Sandy Bridge roadmap leaked

Details of Sandy Bridge CPUs have turned up on the web thanks to a leak by a German magazine.

Computer Base seems to have managed to get its paws on some details of some of the mobile Sandy Bridge processors. They are a little different to the roadmap slides which have been seen so far.

To throw a spanner in the works, Intel has made some changes to its model number scheme. Desktop CPUs will carry K, S, T as their suffixes. K is the same as the current K models, S is similar again to Intel’s current S suffix CPUs. Models with a T on the end have a TDP of 35-45W, will a reduced clock speed. All Sandy Bridge processors will have a four digit model number, plus a potential suffix letter. We are glad they sorted that one out.

Looking at less esoteric details, it seems that Intel has almost completely dropped support for hyperthreading on the quad core models. Only the Core i7 LGA-1155 processors still support it.

The Core i7s are also the only models that will have 8MB of L3 cache. The Core i5’s have 6MB of L3 cache. The Core i5 2930T has 3MB L3 cache.

The Core i3s become dual core processors with Hyperthreading, but no Turbo boost and a mere 3MB of L3 cache.

Only two K models will see the light of day. These are the Core i7 2600K and the Core i5 2500K.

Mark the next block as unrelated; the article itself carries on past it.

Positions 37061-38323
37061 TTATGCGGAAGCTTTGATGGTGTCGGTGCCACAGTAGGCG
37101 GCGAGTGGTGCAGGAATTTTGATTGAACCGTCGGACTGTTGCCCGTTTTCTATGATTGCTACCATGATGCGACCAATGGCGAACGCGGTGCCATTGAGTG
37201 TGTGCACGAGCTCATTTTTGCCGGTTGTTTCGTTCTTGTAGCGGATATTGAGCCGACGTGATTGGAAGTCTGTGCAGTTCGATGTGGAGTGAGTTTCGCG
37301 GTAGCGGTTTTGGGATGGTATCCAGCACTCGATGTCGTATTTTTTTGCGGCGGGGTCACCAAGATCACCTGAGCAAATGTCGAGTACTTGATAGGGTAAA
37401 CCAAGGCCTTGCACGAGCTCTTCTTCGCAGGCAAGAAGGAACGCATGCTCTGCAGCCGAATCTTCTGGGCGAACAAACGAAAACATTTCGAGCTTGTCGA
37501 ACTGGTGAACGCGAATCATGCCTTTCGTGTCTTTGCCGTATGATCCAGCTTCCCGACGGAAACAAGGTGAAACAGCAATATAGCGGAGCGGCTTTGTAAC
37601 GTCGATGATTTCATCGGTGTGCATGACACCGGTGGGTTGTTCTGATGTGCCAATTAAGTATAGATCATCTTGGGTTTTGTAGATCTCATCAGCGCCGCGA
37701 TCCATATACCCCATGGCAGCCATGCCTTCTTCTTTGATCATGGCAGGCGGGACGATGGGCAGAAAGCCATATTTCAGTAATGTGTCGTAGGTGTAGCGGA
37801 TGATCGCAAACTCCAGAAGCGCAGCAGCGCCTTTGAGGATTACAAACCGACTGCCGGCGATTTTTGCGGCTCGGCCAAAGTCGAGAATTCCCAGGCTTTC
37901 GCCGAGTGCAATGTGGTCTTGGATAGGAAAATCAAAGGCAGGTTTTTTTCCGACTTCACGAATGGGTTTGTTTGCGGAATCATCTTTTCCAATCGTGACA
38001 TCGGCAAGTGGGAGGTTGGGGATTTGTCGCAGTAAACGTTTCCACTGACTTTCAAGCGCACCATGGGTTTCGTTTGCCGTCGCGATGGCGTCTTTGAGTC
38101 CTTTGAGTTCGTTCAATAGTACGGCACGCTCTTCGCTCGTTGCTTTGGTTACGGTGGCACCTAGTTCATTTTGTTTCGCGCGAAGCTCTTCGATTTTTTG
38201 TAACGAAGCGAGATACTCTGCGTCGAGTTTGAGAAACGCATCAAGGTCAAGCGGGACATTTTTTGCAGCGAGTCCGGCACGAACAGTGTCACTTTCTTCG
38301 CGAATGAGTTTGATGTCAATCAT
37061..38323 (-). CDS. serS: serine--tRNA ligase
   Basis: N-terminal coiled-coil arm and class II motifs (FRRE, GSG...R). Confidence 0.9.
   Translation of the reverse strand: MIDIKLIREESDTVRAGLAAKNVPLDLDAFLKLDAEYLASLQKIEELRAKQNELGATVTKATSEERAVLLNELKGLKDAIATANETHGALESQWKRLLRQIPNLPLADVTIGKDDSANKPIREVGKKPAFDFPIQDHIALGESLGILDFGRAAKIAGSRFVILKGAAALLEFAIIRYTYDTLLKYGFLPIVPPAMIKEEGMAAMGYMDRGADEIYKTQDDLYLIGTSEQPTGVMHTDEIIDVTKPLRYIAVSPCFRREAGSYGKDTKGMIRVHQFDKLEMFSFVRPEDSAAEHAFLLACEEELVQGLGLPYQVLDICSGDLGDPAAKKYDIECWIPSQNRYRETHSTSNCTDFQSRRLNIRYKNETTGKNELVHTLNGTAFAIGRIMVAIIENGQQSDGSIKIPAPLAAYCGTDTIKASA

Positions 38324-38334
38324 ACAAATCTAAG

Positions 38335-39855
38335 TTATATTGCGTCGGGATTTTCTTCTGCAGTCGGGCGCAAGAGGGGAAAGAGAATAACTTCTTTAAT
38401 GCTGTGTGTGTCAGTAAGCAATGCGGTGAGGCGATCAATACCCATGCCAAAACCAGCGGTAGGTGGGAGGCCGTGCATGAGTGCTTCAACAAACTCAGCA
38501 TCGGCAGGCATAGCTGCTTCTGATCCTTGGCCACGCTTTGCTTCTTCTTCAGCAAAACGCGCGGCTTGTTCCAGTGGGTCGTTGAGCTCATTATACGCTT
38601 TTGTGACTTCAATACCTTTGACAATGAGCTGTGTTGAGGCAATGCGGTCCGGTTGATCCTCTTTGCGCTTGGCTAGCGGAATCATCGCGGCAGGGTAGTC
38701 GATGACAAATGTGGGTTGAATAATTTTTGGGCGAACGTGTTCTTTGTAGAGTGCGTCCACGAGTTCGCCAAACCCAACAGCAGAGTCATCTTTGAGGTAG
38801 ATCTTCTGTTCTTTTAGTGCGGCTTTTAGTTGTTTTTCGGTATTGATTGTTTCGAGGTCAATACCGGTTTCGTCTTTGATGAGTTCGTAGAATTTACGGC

There might be a Core i7 2600S with a default clock of 2.8GHz instead of 3.4GHz.

There are seven Core i5 models mentioned, but only three model numbers so we can’t really tell what Intel is up too here.

The new mobile Sandy Bridge processors seem to have four Core i7 models and only two Core i5 models. There is an Extreme Edition here which uses the XM suffix and two quad core models that carries the QM suffix. Those listed alongside the XM model are all quad cores.

The 2920XM and the 2820QM come with 8MB of L3 cache while the 2720QM has 6MB. The Core i7 2620M is dual core with Hyper-Threading and 4MB of L3 cache. The Core i5 models are both dual core, but with 3MB of L3 cache.

The leaked slides are mostly for Intel’s business platforms so it is fairly likely that we will see other models for other markets.

There are some other interesting stuff in the slides. The Sandy Bridge processors will use AES-NI with Advanced Vector Extensions support which can improve performance for some tasks.

It looks like Intel has been tinkering with its Turbo Boost feature if only because it is called version 2.0 which is supposed to manage clock speeds better.

Intel has been talking about a new IGP which is referred to as “GT2” on the roadmaps. Intel has been talking about sticking the IGP on die for a while.